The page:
In parallel to all the news, and also overwhelming feedback & appreciation of the monitoring plugins (and also Icinga which normally benefits by any Nagios drama), there was the discussion on-going on the bugs I’ve opened for the packagers. While I was and am not essentially interested in helping NE to gain their ‘nagios-core-plugins’ package, it’s still vital to know that the Redhat bug unleashed a competitive discussion how to proceed here. While NE employee Andy B. always insisted that the Monitoring Plugins project is a fork of the original (and fixed the git repo with a single commit after my remark of trust – that same passage is also quoted in that interesting blog article referencing my community concerns), the general outcome was that no-one is able to use/update the ‘nagios-plugins’ package in EPEL. Which is a good deal imho so far.

The thing with a newly formed Nagios Plugins team is – they don’t know the code very well, even if claimed otherwise. Not even Eric S. who tends to be the only part-time core/ndo/nrpe/nsca developer of NE, may handle all the stuff. From my personal observation following their git history closely he broke more stuff than Andreas ever did (getting paid for breaking Nagios? Haha, Just kidding.).

On monday, 20.1.2014 Ethan G. joins the drama for even more drama. NE has announced the new Nagios Plugins team, while attacking Holger W. using his full name in their company blog. What a shame – no more words to add here.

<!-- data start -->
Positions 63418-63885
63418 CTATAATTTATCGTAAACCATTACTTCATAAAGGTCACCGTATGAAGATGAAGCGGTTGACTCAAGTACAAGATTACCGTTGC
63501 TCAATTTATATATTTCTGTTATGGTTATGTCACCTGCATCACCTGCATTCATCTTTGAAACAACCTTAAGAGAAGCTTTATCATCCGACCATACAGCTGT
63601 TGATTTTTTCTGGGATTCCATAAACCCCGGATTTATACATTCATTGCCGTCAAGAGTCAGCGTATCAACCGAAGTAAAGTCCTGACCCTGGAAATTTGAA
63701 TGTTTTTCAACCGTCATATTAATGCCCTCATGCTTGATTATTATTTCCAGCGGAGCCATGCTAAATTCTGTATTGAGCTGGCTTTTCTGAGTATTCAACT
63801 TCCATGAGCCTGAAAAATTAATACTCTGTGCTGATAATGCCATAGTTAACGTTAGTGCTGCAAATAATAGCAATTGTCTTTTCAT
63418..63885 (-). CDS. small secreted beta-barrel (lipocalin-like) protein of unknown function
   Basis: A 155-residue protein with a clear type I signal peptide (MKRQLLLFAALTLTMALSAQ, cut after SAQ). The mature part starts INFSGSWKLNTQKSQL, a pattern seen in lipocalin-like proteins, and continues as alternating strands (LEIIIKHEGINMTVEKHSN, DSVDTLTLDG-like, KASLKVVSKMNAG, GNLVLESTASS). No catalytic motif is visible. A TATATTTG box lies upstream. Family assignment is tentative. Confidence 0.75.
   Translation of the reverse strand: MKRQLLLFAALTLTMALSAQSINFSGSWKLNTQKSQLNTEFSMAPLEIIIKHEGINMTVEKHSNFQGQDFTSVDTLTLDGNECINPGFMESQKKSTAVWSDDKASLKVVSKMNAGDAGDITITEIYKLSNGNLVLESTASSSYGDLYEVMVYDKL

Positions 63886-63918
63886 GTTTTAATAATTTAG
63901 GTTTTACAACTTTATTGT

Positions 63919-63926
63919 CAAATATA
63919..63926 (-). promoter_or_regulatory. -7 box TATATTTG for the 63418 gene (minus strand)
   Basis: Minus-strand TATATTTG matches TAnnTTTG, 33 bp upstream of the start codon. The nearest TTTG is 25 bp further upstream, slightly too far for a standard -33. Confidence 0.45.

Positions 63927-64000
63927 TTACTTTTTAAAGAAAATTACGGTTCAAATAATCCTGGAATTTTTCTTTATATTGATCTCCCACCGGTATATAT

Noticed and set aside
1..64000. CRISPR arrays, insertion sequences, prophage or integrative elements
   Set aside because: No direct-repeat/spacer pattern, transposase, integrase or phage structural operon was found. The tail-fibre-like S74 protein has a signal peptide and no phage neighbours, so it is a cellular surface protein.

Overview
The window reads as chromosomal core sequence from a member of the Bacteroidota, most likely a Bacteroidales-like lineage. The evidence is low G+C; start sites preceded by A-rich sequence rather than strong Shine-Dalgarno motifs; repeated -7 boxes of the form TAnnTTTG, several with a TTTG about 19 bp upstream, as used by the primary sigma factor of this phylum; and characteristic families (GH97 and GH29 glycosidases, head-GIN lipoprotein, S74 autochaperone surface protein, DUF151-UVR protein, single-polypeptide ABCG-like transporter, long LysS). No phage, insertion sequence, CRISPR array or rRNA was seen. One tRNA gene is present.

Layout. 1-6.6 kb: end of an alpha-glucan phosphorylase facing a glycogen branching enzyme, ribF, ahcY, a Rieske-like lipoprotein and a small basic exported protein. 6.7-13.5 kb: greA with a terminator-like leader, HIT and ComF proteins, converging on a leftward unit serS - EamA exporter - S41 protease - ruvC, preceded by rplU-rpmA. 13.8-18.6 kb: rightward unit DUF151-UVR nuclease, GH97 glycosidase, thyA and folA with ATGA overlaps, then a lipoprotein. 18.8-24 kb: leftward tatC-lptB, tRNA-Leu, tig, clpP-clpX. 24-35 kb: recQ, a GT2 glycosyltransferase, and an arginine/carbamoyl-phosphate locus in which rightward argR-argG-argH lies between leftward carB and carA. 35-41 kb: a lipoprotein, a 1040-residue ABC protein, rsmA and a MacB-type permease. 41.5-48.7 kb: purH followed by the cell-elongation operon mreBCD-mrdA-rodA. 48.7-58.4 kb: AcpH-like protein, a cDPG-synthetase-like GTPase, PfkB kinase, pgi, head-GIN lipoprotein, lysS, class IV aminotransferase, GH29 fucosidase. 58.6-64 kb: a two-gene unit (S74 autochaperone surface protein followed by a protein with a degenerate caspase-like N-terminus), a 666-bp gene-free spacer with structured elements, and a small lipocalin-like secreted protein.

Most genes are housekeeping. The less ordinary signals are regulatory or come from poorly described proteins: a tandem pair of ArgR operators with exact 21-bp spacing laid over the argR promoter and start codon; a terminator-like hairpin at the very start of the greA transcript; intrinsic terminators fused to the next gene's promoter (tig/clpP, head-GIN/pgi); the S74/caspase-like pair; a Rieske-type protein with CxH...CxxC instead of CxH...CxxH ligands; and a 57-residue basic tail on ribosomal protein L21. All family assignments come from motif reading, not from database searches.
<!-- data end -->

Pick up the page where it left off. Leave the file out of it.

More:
Content copyright by NE ofc.

In any attempt, now looks different (Wikipedia tells about the controversy too). They’ve also changed their opinion on mailinglists (recently shut down to prevent Andreas E. announcing his Nagios fork, as rumors like Andreas E. do tell) and have now auto-subscribed all users already subscribed to monitoring-plugins list to the nagios-plugins list. Copying the subscribers database and using that personal data against the unwanted project? Well, nice try. Users are confused anyways, and will happily unsubscribe from the two mailinglists looking for alternatives to follow the news or look for support.

Anyways. Too much drama here involved. FreeBSD, OpenBSD, SUSE, Debian have reacted. Some of them will just move from ‘nagios-plugins’ to ‘monitoring-plugins’ and oprhan the old package. For RHEL, Sam K. is working on a new package (I’ve only done some additional package foo in order to help resolve all the remaining showstoppers) becoming the new ‘monitoring-plugins’ maintainer in EPEL 7. For EPEL5/6 there may not be an obvious solution, but we’ll make sure to get something working for our communities.